"We are currently in a kind of reduced mode, which we want to maintain until the end of March," says Liqiang Liang, adding, "We do this voluntarily to protect our colleagues. We have divided our colleagues into two groups, who come to the office alternately every other day. This means that 50% of the employees work in the home office and 50% in the office. Both groups should avoid meeting each other if possible, in order to further reduce the potential risk of infection, to be able to precisely limit the contact persons in case of an infection and to take necessary quarantine measures".

Economic effects are currently limited

"Fortunately, the crisis has not economically hit us as hard as many other Chinese companies," Xingkai Ma reports: "In the worst time of crisis in January and February, of course our sales declined slightly. We are dependent on whether our customers’ companies are able to work, i.e. whether production is up and running, or not. So far, business in March has been going well and we expect to be back on the growth track soon". To ensure that our Chinese subsidiary can continue to supply all customers reliably, our colleagues are currently looking for additional storage capacity close to the headquarters in Shanghai. Xingkai Ma knows: "Most customers are afraid that we will not be able to deliver due to international safety regulations or freight restrictions. But we can reassure them, as we already have large storage capacities."

Slowly back to normality

While companies are working to revive the economy, public life is still at a standstill in many parts of the country. Schools and childcare facilities are still closed. "In some parts of the country, they are due to reopen in early April," Liqiang Liang says. Xingkai Ma adds: "But so far there are no official announcements about this in Shanghai. It could become a challenge for parents if they are allowed to go back into the office, but schools and kindergartens remain closed. Many pupils are currently being taught digitally and are learning the school curriculum in online courses using computers or tablets."

Although some rules of conduct are now being loosen a little because, according to the government, there are only a small number of new infections, freedom of movement is still restricted. Via the mobile phone app “Health Code”, for example, the Chinese carry a digital health card with them. This card permanently determines the current status of a person based on the individual movement profile and temperature measurements taken by official entities. Using colored QR codes based on the traffic light system (green, yellow, red), people can “identify themselves” in terms of their health, for example on their way to work in apartment buildings or supermarkets. “If someone has a yellow QR code on their mobile phone, they must report immediately to the authorities. A red code means that you are a potential risk taker, for example because you have been in a particularly affected area. Then you must immediately go into domestic isolation. If the code is green, everything is fine,” explains Xingkai Ma.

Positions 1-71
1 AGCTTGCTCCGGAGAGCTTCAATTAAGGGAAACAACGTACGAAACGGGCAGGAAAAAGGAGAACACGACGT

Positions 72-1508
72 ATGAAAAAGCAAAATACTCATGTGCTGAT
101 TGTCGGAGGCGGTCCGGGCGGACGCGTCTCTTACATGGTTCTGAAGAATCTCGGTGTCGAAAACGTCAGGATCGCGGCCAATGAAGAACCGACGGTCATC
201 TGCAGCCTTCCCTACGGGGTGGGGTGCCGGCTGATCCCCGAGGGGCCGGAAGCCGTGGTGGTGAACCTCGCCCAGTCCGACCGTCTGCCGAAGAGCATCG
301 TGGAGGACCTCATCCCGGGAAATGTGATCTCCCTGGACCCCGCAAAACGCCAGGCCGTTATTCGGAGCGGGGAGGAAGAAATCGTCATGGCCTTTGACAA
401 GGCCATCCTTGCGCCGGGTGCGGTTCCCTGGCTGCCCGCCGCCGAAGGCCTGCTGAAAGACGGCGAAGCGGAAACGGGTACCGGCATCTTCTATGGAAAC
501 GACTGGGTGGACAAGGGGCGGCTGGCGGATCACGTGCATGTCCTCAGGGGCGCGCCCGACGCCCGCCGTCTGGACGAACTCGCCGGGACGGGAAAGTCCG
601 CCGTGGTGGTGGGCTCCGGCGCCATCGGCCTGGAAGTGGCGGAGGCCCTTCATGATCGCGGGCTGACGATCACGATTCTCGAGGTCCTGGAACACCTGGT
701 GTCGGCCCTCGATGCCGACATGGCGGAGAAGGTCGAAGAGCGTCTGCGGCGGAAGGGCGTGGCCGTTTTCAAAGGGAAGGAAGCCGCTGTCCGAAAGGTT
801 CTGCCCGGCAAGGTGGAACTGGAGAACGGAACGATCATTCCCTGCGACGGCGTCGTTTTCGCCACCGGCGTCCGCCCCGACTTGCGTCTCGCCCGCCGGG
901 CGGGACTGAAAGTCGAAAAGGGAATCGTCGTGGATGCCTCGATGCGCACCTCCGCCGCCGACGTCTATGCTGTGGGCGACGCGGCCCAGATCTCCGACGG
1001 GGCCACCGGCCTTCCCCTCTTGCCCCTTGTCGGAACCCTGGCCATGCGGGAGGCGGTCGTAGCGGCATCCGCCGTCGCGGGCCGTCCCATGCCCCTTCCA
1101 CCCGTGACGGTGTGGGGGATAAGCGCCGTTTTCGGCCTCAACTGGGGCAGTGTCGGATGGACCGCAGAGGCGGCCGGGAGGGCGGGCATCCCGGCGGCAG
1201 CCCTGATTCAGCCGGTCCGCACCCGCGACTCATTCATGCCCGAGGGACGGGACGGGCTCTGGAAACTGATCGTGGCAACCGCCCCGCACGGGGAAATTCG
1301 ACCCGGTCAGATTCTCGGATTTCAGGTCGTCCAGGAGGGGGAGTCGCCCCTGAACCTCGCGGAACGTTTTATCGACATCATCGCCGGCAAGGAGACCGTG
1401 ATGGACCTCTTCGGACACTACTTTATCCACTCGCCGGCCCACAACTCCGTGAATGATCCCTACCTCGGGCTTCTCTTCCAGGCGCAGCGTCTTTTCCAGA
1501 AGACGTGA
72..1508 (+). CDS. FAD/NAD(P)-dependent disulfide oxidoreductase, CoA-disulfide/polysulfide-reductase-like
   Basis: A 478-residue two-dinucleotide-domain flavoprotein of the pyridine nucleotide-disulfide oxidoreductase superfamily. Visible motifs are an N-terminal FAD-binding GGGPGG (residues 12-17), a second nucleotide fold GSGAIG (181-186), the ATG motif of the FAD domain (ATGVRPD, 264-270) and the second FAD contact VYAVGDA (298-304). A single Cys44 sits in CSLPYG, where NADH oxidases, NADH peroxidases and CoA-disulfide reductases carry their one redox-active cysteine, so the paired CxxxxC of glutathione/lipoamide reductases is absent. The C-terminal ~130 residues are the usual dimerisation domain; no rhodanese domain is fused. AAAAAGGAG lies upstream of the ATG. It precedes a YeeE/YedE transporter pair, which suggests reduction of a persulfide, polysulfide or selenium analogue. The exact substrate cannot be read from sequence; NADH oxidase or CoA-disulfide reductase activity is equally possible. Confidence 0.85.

How will life change after the coronavirus in China?

The Chinese government has severely restricted air traffic since the outbreak of the virus. Aircrafts that are to land in Beijing will be diverted over surrounding, less densely populated provinces to screen passengers for the coronavirus and possible risk factors before they enter the country. That is the only way they can continue their journey to the capital. Flight passengers to Shanghai may have to spend a few nights in specially equipped quarantine hotels before they can continue their journey. Domestic travelers, however, must also expect a subsequent 14-day quarantine, depending on the risk situation in the cities they visit. "There is a permanent fear that the virus will return, e.g. by travelers from abroad, and that we will experience a second wave of infection," reports Xingkai Ma. "People don't travel like they used to. Anyone who doesn't have to travel stays in their city and very carefully considers about which routes are really necessary," Liqiang Liang adds.

In addition, the coronavirus crisis shows that technologies like 5G, IoT, Big Data and cloud applications are becoming increasingly important. "Since we did all our daily shopping via app during the curfew and had plenty of time for online shopping, e-commerce and express logistics have experienced a real boom. I think our consumer behavior will change fundamentally in the future. Things like home office and digital education would not be possible without all the technologies I mentioned. But they have helped to cushion even greater economic disasters. Apps like Health Code are also important tools for ensuring the health of such a large population. All of these developments probably mark the beginning of a digitalization process that will now be even faster," Xingkai Ma says.

Personal tips from Liqiang Liang

"If there is one thing we have learned, it is that you have to be consistent. The best measures are useless if people don't follow them," Liqiang Liang says. He further adds: "The only thing that really helps is to isolate yourself completely for a while to stop the spread of the virus. That means no parties, no visits to friends and relatives, and no visits to your own home. Anyone who can work from home should not go to the office and public transport should be avoided at all costs".

At present, some employees from Beckhoff China are working on the procurement of disinfectants, respiratory masks and other medical goods that are currently in short supply in other parts of the world. At Hans Beckhoff’s request, they are to send them to hospitals in countries currently severely affected by the corona Virus.